News & Views:  Plowhand's Journal


A gritty-detail and big-picture snapshot of the sweat, tears (and maybe blood?) involved in running the farm. Occasionally we pause to reflect how this labor and its fruits connect to the rest of the world. Better yet, where do our spirits find nourishment for the work ahead?

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Saturday Farmers’ markets are over, but we still have plenty of tasty produce available at our Market Barn on Bottom Road, 1/2 mile east of Tiskilwa. There are vine ripened tomatoes, red raspberries, radishes, turnips, bok choy, peppers, sweet potatoes, chestnuts and more! It’s self-serve so please come prepared to have exact change, or pay by check.


Summer started this evening at 5:34. Strawberries are almost gone, blueberries are off to a good start, and it look like the raspberries will soon be plentiful. Let us thank our God for abundant provision.


A freeze is expected soon, so we’ve been harvesting sensitive crops. We have a large quantity of green bell peppers, green jalapeño peppers, and green tomatoes. That means it’s time for Green Tomato Salsa Ingredients: 5 cups chopped green tomatoes 2 cups seeded, chopped green jalapeño peppers 4 cups chopped onions 1 cup bottled lime (or lemon) juice 6 cloves garlic, finely chopped 1/4 cup chopped cilantro (optional) 1 tablespoon ground cumin (optional) 3 tablespoons dried oregano leaves (optional) up to 1 tablespoon salt according to taste 1 teaspoon black pepper (fresh ground is better) Combine all ingredients in a large saucepan and stir frequently over high heat until mixture begins to boil, then reduce heat and simmer for 2O minutes, stirring occasionally. Ladle hot into clean, hot pint jars, leaving ½-inch headspace. Remove air bubbles and adjust headspace if needed. Wipe rims of jars with a dampened, clean paper towel; apply two-piece metal canning lids. Process in a boiling water canner for 15 minutes. For a milder salsa substitute green bell or other mild peppers for some of the jalapeños. For a hotter salsa, substitute habanero peppers for some of the jalapeños. Yields about 5 pints. I sometime triple the recipe. You may purchase the green tomatoes, green jalapeño peppers, and garlic from us at Princeton Farmers’ Market or order for on farm pickup. (adapted from National Center for Home Food Preservation page: http://nchfp.uga.edu/how/can_salsa/tomatillo_green_salsa.html) We also have plenty of ripe canning tomatoes and red jalapeños if you wish to make tomato salsa. A good simple recipe is at http://nchfp.uga.edu/how/can_salsa/chile_salsa.html I don’t bother to remove the tomato skins.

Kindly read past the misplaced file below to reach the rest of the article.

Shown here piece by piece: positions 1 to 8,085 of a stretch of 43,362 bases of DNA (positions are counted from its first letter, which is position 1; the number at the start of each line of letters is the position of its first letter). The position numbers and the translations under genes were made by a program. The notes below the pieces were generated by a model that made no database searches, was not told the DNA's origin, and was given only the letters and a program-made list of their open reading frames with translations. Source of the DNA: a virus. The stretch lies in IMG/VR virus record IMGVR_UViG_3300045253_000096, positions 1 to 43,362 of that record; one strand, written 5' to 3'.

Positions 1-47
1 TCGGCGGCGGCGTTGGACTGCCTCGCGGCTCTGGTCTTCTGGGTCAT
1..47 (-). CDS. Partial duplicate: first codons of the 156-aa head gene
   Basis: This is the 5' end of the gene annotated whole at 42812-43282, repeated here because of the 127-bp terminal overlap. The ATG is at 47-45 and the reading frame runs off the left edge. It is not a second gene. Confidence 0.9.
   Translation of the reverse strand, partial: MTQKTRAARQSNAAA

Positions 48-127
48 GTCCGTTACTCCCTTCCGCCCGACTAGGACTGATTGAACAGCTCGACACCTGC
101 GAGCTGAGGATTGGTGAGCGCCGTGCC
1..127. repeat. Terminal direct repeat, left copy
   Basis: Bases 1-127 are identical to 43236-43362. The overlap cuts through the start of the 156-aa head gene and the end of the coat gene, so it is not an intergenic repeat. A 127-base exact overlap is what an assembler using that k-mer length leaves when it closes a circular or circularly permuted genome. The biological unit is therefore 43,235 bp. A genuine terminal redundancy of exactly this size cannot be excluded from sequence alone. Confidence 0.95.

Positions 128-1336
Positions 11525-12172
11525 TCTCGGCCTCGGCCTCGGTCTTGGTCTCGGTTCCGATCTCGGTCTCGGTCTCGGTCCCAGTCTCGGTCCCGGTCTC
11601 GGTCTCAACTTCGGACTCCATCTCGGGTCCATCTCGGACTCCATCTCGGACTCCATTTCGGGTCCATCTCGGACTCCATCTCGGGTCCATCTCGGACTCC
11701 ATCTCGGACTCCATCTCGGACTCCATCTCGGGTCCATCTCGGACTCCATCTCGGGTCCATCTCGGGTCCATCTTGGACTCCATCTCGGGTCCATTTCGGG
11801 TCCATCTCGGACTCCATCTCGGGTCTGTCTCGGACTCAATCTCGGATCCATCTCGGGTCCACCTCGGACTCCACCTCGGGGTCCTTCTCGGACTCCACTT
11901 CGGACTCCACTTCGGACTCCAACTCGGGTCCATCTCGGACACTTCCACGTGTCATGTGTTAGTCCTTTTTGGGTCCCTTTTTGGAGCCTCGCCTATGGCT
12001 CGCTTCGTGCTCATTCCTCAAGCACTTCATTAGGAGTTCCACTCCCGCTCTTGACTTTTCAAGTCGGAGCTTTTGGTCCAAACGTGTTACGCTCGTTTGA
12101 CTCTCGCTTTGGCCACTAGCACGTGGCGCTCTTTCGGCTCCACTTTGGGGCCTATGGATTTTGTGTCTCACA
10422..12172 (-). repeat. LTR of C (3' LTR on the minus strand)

Autumn started 3:21 a.m. Wednesday, so today is the first full day of autumn. We observed the occasion by starting the chestnut harvest. Chestnuts will be available at markets and by order.


For the benefit of those who have specifically requested Raspberry News, here is this week’s expanded U-Pick schedule:
  • Wed July 1st: Blueberry U-Pick, 7 a.m. to Noon
  • Wed July 1st: Raspberry U-Pick, 7 a.m. to 7 p.m.
  • Thu July 2nd: Raspberry U-Pick, 7 a.m. to 7 p.m.
  • Sat July 4th: Blueberry U-Pick, 7 a.m. to Noon
  • Sat July 4th: Raspberry U-Pick, 7 a.m. to 5 p.m.
Thanks for your support and patience with these short notices as we respond to the ripening berries.


Plow Creek Farm is seeking three interns (plus one intern to join us for the month of June) to join us for the 2015 growing season. See for details. If you know someone who might be interested, please pass on the information.


We’ve taken a break from finishing our new hoop house to mulch the blueberries and strawberries. We usually don’t mulch the strawberries until the end of November or even early December, but the current cold snap made the strawberries go dormant early,


Summer starts this morning at 5:51. Happy Summer Solstice! It’s sort of felt summery already. Blueberries and strawberries heading to market, and plenty of heat. I’m not one who likes the heat, but I like what it produces.


GoslingsOur goslings for this year have arrived. They will be eating the weeds in the strawberry patch soon. Then they will be available for Thanksgiving dinner.


This afternoon, during a late snowstorm, we harvested our first crop (not counting maple sap) of the year. It is our earliest, and most nutritious vegetable, stinging nettle. I expect to be bringing some to market in late May.


It feels good to start planting outside. We set out our first transplants yesterday. We planted about 1800 onions. They don’t look much different from blades of grass at this point. I hope we can keep grass from growing until they get bigger.


Spring peepers started peeping here this morning. We finished pruning the blueberries earlier this week which is late according to the calendar, but we are often still at it when the peepers start.

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